Tech giant Google has clarified how its Googlebot ranks pages, saying it will crawl the first 15 MB of a webpage and anything after this cutoff will not be included in rankings calculations. Also Read – Google says attackers with ISPs to deploy Hermit spyware on Android, iOS device
“After the first 15 MB of the file, Googlebot stops crawling and only considers the first 15 MB of the file for indexing,” Google said. Also Read – Netflix confirms an ad-supported tier is coming to its platform
“The file size limit is applied on the uncompressed data,” it added.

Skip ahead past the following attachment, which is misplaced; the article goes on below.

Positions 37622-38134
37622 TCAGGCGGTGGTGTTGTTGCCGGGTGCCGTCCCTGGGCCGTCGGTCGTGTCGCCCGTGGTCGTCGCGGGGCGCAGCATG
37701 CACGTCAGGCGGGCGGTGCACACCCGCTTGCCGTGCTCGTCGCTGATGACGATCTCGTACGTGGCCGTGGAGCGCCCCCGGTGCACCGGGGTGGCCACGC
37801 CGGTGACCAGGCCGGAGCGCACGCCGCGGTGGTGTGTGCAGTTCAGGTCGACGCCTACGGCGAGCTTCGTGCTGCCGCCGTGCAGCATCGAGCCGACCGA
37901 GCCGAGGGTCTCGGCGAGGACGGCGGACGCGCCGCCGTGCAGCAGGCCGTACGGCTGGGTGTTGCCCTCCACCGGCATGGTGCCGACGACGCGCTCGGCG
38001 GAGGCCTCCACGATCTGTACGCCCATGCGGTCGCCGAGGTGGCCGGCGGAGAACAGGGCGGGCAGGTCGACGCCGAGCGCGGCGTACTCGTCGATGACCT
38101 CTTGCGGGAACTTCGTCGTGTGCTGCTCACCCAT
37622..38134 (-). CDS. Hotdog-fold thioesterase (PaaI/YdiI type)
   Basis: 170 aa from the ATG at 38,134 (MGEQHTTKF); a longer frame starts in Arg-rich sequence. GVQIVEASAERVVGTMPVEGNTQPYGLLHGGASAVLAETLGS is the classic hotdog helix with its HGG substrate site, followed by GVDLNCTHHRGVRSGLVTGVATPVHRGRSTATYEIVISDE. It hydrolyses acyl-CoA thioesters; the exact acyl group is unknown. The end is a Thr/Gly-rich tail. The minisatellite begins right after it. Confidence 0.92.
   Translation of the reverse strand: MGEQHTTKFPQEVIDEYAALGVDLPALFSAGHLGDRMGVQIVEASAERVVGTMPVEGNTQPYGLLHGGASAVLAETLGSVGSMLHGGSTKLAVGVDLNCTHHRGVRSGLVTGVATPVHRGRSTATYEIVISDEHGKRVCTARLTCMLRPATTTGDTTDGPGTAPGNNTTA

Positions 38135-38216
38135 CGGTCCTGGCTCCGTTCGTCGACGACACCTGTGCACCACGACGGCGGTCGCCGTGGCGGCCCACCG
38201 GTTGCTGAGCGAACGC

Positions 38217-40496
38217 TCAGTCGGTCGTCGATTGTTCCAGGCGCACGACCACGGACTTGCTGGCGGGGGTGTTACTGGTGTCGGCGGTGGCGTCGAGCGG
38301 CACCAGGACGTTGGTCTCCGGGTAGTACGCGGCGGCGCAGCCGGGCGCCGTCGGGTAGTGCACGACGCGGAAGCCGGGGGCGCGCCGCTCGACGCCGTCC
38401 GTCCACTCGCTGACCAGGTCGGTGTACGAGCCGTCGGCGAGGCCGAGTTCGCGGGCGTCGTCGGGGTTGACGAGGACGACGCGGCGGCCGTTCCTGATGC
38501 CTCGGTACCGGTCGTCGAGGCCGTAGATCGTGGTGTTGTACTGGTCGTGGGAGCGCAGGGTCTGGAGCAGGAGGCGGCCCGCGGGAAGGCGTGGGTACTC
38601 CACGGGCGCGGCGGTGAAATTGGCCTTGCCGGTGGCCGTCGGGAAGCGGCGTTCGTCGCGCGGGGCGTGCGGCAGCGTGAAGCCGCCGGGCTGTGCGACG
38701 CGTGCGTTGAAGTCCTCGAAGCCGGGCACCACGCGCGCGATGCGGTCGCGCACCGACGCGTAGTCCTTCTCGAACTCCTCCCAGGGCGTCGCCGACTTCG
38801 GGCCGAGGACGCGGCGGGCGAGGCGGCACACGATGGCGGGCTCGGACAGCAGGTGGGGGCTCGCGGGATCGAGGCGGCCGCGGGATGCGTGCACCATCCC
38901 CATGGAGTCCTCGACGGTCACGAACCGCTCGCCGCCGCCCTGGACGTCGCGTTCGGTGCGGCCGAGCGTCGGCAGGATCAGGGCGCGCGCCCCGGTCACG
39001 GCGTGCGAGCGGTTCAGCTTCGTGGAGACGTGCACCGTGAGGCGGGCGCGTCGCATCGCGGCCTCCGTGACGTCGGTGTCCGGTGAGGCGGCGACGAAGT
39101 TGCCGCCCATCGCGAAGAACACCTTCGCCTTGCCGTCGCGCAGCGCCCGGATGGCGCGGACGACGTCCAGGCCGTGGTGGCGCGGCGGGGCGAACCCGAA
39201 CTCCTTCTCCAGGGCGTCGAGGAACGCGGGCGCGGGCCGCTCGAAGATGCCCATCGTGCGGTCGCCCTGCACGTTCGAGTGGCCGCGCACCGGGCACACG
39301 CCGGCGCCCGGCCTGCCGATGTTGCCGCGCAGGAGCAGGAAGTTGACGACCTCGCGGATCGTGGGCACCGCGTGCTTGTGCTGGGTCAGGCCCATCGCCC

As per the report, this left some in the SEO community wondering if this meant Googlebot would completely disregard text that fell below images at the cutoff in HTML files.
“It is specific to the HTML file itself like it’s written,” John Mueller, Google Search Advocate, clarified via Twitter.
“Embedded resources/content pulled in with IMG tags is not a part of the HTML file,” he added.
To ensure it is weighted by Googlebot, important content must now be included near the top of web pages.
This means code must be structured in a way that puts the SEO-relevant information with the first 15 MB in an HTML or supported text-based file.
It also means images and videos should be compressed not be encoded directly into the HTML, whenever possible.